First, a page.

• what actions will be performed next
      • how to communicate and work as a member or leader of the team
    Last edit by sirI on Jan 29, '07 : Reason: copyright
  10. by   PHM
    Not sure where you're taking your ACLS but our facility provides you with a book complete with the CD. Unlike previous classes where most didn't even pickup a book or fill out the pretest given to them when they signed up, it's different now (at least for us).

    We pick the book up BEFORE class (up to about a month before), and are REQUIRED to have completed the written pretest and the two activities on the CD (bring printed completion CD test to class). ACLS book is much easier than previous editions and algorythms are actually a bit easier to digest. Meds are simpler and the whole routine is geared toward common sense important actions that we can initially provide. Without too much verbage the book often points out to rationale why they changed this or that.

    Just read the book, do the CD and have a little confidence. Afterall, as someone mentioned, your preparation will probably have you at least a good way ahead of the remainder in class.

    And . . .good luck.
    Last edit by sirI on Jan 29, '07 : Reason: quoted heavily edited post
  11. by   chip193
    I just taught the new ACLS for the first time today. It was all video based - just stood there and pressed play.

    About 1/3 of the class is CPR. Know your 30:2 and "harder, deeper, faster" (and yes, that's what we were told in our instructor updates!).

    Make sure you do the pretests and read the book. There isn't much teaching that goes on in class now, so you really need to have at least a basic knowledge of things.

    I was surprised to see ECG rhythms on the exam again. It was a nice surprise.

    Good luck!

    Chip
  12. by   Christie RN2006
    Luckily I just took an EKG class, so those shouldn't be bad at all. Any helpful hints on how to remember things such as what meds to give when and how much to give and other things like that? Are there any specific areas of content that I really need to focus on?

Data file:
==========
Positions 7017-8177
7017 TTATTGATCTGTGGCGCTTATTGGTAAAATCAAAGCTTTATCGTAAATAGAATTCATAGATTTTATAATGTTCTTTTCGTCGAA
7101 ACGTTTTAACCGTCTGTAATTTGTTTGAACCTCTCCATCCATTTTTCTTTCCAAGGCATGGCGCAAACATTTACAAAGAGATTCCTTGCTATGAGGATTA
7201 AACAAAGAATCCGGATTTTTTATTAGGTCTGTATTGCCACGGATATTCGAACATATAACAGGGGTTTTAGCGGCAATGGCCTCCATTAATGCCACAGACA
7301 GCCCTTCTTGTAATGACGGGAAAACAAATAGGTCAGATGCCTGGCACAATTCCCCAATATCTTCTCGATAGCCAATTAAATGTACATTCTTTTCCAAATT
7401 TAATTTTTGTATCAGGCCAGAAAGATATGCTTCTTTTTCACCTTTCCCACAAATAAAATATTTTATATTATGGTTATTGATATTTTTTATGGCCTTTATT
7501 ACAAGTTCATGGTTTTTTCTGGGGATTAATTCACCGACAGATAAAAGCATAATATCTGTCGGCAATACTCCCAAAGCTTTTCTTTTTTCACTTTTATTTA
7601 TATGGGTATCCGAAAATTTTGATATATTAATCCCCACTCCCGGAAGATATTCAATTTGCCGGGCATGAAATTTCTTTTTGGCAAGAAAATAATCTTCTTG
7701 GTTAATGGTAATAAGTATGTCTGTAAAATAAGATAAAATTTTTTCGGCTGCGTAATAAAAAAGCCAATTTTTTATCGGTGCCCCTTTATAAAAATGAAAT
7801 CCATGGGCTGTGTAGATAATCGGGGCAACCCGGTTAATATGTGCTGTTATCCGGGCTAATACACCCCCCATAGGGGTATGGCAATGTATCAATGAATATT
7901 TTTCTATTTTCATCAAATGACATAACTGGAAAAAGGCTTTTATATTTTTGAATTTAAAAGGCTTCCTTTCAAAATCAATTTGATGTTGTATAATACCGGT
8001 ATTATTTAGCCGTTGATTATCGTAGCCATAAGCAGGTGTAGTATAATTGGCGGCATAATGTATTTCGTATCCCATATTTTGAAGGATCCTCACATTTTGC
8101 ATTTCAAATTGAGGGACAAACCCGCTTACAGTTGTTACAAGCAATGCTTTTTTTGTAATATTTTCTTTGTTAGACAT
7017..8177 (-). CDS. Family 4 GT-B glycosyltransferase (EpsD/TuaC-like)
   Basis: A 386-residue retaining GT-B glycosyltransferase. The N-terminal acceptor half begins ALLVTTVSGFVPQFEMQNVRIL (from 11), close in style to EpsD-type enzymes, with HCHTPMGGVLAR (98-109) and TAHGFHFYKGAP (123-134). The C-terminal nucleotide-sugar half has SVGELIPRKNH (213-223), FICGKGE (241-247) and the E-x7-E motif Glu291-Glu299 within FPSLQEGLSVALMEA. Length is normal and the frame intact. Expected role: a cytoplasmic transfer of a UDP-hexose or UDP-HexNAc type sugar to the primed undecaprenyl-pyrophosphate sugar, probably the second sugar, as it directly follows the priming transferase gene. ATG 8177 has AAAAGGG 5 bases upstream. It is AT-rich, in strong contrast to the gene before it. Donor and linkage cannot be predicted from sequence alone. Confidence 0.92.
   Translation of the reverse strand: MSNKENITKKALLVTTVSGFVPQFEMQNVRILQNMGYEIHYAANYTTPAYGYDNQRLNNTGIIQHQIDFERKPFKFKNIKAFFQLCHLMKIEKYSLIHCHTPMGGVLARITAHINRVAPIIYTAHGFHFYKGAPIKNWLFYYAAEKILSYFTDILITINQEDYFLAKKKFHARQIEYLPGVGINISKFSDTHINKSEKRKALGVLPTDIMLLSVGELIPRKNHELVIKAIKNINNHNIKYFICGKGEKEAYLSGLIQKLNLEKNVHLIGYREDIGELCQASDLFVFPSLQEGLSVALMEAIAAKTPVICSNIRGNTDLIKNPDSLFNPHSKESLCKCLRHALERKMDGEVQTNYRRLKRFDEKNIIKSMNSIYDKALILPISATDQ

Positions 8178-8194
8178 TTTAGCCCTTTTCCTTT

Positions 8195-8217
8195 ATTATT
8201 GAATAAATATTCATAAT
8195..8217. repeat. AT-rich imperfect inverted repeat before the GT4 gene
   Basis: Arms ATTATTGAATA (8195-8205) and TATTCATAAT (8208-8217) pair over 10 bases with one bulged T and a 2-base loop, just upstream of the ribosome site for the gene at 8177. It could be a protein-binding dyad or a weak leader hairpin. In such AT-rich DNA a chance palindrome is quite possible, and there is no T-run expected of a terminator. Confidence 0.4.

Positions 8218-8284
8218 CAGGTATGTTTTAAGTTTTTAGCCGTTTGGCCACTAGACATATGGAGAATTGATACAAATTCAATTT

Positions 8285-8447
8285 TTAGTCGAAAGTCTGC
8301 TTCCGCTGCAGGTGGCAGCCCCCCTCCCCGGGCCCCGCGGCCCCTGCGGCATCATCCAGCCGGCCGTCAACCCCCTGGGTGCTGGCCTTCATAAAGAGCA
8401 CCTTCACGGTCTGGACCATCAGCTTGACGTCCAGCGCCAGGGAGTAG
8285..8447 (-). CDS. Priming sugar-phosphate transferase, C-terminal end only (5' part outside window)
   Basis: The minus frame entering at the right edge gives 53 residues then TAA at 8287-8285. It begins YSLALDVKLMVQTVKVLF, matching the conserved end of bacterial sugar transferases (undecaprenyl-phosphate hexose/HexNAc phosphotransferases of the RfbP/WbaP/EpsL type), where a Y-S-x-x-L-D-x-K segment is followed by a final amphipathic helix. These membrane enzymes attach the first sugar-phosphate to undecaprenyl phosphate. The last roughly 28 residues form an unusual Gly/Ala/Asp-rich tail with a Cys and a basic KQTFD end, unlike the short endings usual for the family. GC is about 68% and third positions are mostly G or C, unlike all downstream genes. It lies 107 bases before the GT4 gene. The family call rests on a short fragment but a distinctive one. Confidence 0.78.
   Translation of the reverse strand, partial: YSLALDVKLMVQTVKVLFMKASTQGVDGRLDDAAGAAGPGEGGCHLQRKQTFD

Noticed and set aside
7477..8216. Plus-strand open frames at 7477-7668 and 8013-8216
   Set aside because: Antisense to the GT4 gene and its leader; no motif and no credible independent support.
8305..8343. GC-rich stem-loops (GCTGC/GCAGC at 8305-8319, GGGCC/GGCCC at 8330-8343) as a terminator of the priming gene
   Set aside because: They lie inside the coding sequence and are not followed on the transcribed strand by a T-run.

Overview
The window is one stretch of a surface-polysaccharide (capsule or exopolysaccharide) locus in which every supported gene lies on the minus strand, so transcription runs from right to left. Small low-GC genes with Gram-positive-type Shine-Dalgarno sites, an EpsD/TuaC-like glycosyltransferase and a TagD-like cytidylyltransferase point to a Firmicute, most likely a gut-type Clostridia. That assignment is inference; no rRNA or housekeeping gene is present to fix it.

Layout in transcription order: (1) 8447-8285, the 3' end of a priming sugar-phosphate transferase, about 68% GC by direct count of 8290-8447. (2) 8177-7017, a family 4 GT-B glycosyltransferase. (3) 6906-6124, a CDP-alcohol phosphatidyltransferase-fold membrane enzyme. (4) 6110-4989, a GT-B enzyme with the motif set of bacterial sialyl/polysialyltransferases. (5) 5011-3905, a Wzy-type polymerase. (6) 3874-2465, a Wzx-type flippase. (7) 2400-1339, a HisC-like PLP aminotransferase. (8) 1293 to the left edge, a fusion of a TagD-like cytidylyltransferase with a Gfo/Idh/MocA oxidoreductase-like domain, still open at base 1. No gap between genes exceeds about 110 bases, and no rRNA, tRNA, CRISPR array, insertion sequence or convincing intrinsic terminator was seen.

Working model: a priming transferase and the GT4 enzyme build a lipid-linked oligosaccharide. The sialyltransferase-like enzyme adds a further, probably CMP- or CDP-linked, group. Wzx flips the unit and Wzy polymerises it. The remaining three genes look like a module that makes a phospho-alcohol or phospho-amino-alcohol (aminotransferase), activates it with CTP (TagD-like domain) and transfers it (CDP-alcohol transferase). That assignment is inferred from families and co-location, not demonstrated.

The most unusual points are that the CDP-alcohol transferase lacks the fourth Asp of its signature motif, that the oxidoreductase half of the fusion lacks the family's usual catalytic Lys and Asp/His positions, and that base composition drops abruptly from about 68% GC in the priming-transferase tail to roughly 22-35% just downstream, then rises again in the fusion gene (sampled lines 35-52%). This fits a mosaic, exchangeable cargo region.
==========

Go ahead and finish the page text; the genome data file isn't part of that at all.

I went to the hospital and picked up my ACLS book today, we just get to borrow them, they don't actually let us keep them
  13. by   chip193
    Quote from Christie RN2006
    Luckily I just took an EKG class, so those shouldn't be bad at all. Any helpful hints on how to remember things such as what meds to give when and how much to give and other things like that? Are there any specific areas of content that I really need to focus on?

    I went to the hospital and picked up my ACLS book today, we just get to borrow them, they don't actually let us keep them
    Do the exact opposite of what you have just suggested. Learn what the drugs are and what they do - not what drug you use for "x" condition.

    For example:

    Atropine speeds heart rate in the atria by blocking the vagus nerve.

    NOT

    The heart rate is slow so I need to give atropine.

    It may seem a bit of semantics, but, by learning it this way, you'll never fall into the trap of giving an anti-dysthythmic for 3AVB or atropine for a high level AVB.

    Good luck!

    Chip
  14. by   katienj
    http://www.cprassociate.com/aclspretest.php
    Here is a pretest that I found very helpful with ACLS. I have enjoyed the class each time I took it.